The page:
A WADA decision last year quietly restored almost all of the agency’s powers without a formal reinstatement since the number of test samples taken in Russia had plummeted. Speaking earlier this month, RUSADA’s CEO Yuri Ganus said just about the only effects of Russia’s “non-compliant” status were extra monitoring of the agency’s work and problems asking for assistance from foreign agencies.
RUSADA is on track to be among the most active agencies in the world this year after collecting 7,013 in the first eight months of 2018. That’s almost as many as RUSADA did in the run-up to the Sochi Olympics, when it’s accused of routinely “saving” dopers.
WADA says this time the Russian doping test results can be trusted.


Petra Kvitova positive ahead of Dubai final against Belinda Bencic

Updated 22 February 2019
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Petra Kvitova positive ahead of Dubai final against Belinda Bencic

  • World No. 4 wins third three-setter of the week beat Hsieh Su-wei and claim place in the final.
  • Swiss star Bencic deals a forehand smash to Svitolina's chances of unprecedented hat-trick.

LONDON: If Petra Kvitova does get her hands on the Dubai trophy against Belinda Bencic on Saturday, she will be quick to admit she did it the hard way.
The two-time Wimbledon champion was once again made to toil at the Aviation Club as she finally overcame Hsieh Su-Wei 3-6, 6-2, 6-4. It was her third three-setter in four days and came about as much through sheer grit and determination as any superior groundstrokes or serves.
“Yeah, it was (tough),” the Czech said.
“It was a tough one, for sure. She really didn’t give me anything for free.
“It was a tough first set. I’m glad that I was able to came back in the second. Anyway I didn’t play great at the end of the first.”
Coming into the event the world No. 4 admitted she was undercooked and in need of some game time. While, in hindsight, the three-setters against Katerina Siniakova and Jennifer Brady in the first two rounds probably did her some good, another match that went the distance was probably not in the ideal script for the 2013 Dubai champion.
But Hsieh is a tricky opponent and she proved it once again on Centre Court. The world No. 31 hits two-handed shots off both sides and was trying to beat her fourth top-10 seed of the week. That included wins over Angelique Kerber in the third round and Karolina Pliskova in the quarterfinals.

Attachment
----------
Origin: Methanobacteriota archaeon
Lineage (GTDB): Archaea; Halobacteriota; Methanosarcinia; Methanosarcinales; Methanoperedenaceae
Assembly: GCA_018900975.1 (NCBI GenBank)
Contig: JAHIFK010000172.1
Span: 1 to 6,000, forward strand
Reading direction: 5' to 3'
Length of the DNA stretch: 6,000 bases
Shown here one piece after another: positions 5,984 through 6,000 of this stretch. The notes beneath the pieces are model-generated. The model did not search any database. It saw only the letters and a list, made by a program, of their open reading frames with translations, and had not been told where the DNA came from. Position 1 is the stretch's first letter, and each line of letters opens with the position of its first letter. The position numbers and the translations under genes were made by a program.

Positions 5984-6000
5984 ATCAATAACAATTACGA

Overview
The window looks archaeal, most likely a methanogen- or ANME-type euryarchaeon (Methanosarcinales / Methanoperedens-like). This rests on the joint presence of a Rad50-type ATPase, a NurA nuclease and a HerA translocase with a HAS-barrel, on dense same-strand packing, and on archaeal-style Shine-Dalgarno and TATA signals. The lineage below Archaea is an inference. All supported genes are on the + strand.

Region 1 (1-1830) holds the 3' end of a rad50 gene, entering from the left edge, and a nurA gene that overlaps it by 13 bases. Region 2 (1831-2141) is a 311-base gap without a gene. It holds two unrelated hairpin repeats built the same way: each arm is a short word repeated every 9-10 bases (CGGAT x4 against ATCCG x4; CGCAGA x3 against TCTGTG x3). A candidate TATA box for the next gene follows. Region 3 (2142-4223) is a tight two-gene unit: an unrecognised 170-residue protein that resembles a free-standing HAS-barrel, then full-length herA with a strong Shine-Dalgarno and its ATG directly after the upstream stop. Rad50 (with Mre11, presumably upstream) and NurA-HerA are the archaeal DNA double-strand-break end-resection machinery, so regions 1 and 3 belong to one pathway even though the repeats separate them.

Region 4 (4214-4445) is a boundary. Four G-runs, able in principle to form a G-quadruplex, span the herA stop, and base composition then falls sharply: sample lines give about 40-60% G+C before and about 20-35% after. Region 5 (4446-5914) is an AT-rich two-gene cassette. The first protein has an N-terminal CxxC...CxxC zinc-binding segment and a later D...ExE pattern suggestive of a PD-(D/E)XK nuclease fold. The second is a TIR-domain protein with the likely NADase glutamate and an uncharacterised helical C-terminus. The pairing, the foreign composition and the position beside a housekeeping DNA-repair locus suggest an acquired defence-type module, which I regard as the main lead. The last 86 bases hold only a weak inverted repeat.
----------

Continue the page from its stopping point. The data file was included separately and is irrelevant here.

Bencic will try to upset Kvitova in Saturday's final at the Aviation Club (AFP) 


She started off in much the same vein as she had finished against Kerber and Pliskova, hurrying Kvitova around the court and making life as uncomfortable as possible under the hot Dubai sun.
“She’s very tricky,” Kvitova said about Hsieh, who grabbed five games in a row to take the opening set and go up 1-0 in the second.
“I didn’t really play the best at the end of the first set. But I calmed down afterwards a little bit,” Kvitova said.
“With Hsieh, I need to be a little bit patient. ... It’s not really that easy to make those winners against her.”
While she has 
not consistently displayed her A-game this week it should come as no shock that Kvitova has made today’s final. It was the second seed’s 17th victory of 2019 — a feat bettered by no one — and it will be her third final of the season and 35th of her career. She revealed that her presence in the showdown is thanks to her mental toughness and she admitted that after a long week she will have to draw on that a lot today.
“I think I’m pleased with my kind of mental focus after losing the first set, that I was more calmer when I came back and played from the beginning of the second set,” Kvitova said.
“I still kind of felt that I can do that somehow — it was something weird.
“I’m a bit tired right now, to be honest. I have a final, so I don’t know how I going to recover. Hopefully I have a few hours to do something with me.”
Of her sparkling form so far this year she said: “It’s a bit weird, to be honest. I didn’t really expect anything like that. Well, to be honest, I didn’t expect anything, which I already achieved this year. For me, everything is just bonus.
“As I mentioned, the tennis, it’s a bit like escape this week. This is unbelievable to be in the final when I’m escaping from something. Yeah, very interesting.”
In the other semifinal Bencic once again upset the odds to overcome world No. 6 Elina Svitolina 6-2, 6-3, 7-6. The Swiss went into the clash as the underdog, but from the off the world No. 45 was aggressive and deservedly won.
In doing so she ended Svitolina’s 12-match winning streak in Dubai and ended the two-time defending champion’s hopes of becoming the first woman to win three Dubai titles in a row.